En Banc Review Addresses Issue of SWA Job Order Documentation
From: USADNEWS Volume VI, Issue 2
Two recent cases decided by the Board of Alien Labor Certification Appeals (BALCA) addressed the question of what constitutes sufficient proof of a job order placed with the State Workforce Agency (SWA). In the case of A Cut Above Ceramic Tile (March 2012), the Employer’s application was denied because they did not provide a proof of the SWA job order that contained the content of the job order, in response to an audit notification. BALCA upheld the denial by the Certifying Officer (CO), concluding that the Employer failed to comply with the CO’s request for additional documentation of the job order posting.
The Employer subsequently requested en banc review of the decision, based on a previous conflicting decision in the Matter of Mandy Donuts Corp. (January 2011), which was reviewed in the January 2011 issue issue of USADNEWS. In this case, the CO’s denial was reversed because BALCA determined that the regulations at 20 C.F.R. § 656.17(e)(2)(i) stipulate that the only documentation required of the job order is to enter the start and end dates of the job order on the application.
In its en banc brief, the CO argued that the Board had misinterpreted the regulations in the Mandy Donuts decision and that Section 656.17(e)(2)(i) only referred to documentation of the timeframe of the job order, and did not refer to proof of the job order itself. The Employer however noted that the PERM regulations never require an employer to provide any other proof of a job order, which is in direct contrast to the specific regulations pertaining to documenting a job order for an H-2B case. The American Immigration Lawyers Association (AILA) filed an amicus brief supporting the Employer’s position, and pointed out that in a response to comments during rulemaking, the Employment and Training Administration (ETA) stated that supporting documentation is that which is “specified in the regulations.” If there is nothing specified in the regulations requiring an employer to retain proof of the SWA job order, the CO cannot deny an application based on the employer’s failure to provide that.
In the en banc ruling, BALCA upheld their decision in Mandy Donuts. Furthermore, they agreed with the Employer’s argument contrasting PERM and H-2B regulations, stating that “had the ETA intended employers filing an application for permanent labor certification to provide proof of publication of the SWA job order, it would have drafted the PERM SWA job order regulation the same way that it drafted the H-2B SWA job order regulation.” They also referred to the principle of statutory construction as laid out in Russello v. United States, noting that where Congress “includes particular language in one section of a statute but omits it in another section of the same Act, it is generally presumed that Congress acts intentionally and purposely in the disparate inclusion of exclusion.”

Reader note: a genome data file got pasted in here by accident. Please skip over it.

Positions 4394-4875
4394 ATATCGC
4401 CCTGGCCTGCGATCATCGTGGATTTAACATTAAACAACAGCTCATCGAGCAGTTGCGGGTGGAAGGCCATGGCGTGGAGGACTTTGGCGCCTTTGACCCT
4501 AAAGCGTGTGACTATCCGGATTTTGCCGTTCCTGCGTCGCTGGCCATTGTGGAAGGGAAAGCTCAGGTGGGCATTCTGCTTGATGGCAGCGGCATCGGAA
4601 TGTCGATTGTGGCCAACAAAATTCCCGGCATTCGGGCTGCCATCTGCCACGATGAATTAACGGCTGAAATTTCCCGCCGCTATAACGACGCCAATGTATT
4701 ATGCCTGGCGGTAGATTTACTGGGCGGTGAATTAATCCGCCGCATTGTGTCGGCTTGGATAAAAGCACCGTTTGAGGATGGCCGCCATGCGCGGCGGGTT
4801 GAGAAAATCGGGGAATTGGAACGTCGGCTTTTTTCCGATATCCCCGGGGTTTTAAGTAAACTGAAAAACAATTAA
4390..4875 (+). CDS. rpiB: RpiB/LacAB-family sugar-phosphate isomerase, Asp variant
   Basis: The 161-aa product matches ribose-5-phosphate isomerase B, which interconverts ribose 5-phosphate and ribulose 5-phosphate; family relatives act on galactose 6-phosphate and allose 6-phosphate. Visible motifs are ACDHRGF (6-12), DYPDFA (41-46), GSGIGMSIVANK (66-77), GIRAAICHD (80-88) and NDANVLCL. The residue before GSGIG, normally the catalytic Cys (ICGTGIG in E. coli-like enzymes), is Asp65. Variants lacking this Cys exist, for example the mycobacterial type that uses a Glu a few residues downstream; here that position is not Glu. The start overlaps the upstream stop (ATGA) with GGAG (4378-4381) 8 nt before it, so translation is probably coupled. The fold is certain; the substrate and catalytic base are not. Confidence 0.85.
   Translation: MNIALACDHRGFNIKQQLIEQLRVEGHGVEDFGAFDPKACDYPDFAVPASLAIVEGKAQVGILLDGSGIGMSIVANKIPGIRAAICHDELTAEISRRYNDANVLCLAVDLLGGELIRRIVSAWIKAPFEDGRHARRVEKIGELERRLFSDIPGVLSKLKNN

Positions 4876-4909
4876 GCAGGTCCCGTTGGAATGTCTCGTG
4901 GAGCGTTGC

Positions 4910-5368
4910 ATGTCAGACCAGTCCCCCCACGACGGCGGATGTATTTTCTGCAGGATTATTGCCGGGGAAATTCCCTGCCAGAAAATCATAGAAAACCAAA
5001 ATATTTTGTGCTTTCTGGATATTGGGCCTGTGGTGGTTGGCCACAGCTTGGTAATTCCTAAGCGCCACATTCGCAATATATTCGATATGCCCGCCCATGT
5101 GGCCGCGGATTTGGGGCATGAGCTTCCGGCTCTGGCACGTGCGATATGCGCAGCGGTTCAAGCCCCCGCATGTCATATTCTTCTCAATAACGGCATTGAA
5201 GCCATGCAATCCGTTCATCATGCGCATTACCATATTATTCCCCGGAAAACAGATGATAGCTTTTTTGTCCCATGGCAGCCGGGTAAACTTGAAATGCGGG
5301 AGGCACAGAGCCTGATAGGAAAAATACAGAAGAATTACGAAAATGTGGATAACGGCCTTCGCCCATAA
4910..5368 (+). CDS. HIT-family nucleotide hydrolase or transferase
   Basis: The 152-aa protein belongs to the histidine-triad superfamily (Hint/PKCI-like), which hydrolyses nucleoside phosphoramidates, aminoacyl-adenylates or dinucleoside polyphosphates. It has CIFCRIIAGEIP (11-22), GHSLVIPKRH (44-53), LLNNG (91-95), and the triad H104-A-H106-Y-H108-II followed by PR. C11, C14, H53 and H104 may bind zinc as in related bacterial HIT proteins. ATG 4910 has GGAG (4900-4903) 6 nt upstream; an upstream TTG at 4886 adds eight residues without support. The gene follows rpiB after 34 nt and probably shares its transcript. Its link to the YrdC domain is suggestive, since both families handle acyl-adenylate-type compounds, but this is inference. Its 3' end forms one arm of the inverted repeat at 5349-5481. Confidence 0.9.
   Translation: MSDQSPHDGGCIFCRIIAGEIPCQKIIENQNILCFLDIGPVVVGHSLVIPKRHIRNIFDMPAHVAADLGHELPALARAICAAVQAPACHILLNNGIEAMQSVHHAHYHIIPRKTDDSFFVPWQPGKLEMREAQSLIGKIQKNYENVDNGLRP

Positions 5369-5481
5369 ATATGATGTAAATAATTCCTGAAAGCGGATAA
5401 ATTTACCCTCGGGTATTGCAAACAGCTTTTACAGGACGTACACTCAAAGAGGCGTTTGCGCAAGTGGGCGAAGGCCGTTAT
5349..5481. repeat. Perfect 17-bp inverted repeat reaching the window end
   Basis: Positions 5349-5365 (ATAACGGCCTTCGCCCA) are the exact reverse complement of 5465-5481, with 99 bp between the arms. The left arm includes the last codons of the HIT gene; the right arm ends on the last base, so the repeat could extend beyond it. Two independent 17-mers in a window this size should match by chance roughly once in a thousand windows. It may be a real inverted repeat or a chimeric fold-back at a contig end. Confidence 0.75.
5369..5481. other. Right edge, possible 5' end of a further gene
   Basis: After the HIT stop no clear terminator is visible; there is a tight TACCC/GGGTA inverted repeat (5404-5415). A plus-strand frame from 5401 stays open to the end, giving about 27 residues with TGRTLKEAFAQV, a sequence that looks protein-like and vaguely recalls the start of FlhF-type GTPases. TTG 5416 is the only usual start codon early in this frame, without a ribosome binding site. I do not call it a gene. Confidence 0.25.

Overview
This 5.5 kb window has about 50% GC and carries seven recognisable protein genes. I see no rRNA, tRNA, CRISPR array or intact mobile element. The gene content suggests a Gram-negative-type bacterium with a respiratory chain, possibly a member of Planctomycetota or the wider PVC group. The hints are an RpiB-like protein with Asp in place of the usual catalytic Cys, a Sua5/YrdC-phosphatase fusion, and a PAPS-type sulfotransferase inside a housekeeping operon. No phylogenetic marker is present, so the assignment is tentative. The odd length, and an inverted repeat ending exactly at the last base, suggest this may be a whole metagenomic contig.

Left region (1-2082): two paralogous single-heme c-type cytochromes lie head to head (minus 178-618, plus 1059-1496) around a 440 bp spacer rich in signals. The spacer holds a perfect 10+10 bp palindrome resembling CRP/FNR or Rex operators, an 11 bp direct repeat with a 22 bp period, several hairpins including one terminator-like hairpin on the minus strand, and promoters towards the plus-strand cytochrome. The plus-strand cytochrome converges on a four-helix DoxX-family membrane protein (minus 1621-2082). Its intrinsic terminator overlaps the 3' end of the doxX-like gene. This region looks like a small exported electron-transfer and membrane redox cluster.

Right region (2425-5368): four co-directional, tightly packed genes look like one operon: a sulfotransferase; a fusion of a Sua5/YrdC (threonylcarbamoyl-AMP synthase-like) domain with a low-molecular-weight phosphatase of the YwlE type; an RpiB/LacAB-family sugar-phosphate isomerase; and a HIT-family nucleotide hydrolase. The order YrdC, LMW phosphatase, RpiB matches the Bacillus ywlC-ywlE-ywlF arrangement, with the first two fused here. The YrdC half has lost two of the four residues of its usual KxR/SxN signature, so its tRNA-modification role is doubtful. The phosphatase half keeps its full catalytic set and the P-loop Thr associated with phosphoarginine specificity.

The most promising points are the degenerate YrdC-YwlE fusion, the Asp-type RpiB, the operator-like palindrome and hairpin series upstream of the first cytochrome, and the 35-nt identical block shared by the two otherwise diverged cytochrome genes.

Furthermore, in examining the regulatory history, BALCA found further evidence in support of the Employer’s case. For instance, in response to a concern about the amount of time allotted to respond to an audit, the ETA replied that no extension of the response time would be granted in order to obtain documentation of a job order because the only proof required is “to provide the start and end date of the job order on the application form to document the job order has been placed. Gathering additional information on the job order form the SWA will not be necessary.”
BALCA also found fault with a previous decision in the Matter of Bettina Equities (March 2011), in which the employer was required by the CO to provide proof of the job order because of its direct bearing on the resolution of a specific issue in the case. However, in it’s en banc review BALCA notes that the “direct bearing” standard only applies if the manner of documentation is not specified in the regulations. Since the regulations specify that the only proof required of a job order are the start and end dates entered on the application, no further proof can be subsequently required. BALCA cited Schnabel Engineering, Inc. (November 2011), in which the Board stated that “the CO does not have carte blanche to require just any documentation. The application may only be denied under § 656.20(b) when the absent documentation is required.”
It is important to note, however, that the Board upheld the CO’s authority to request documentation of the job order, and encouraged employers to provide such documentation if they do in fact possess it. Furthermore, the CO may deny an application based on any incorrect information that appears in the job order, if such proof is provided. The CO is only restricted from denying an application because the employer did not provide the additional documentation.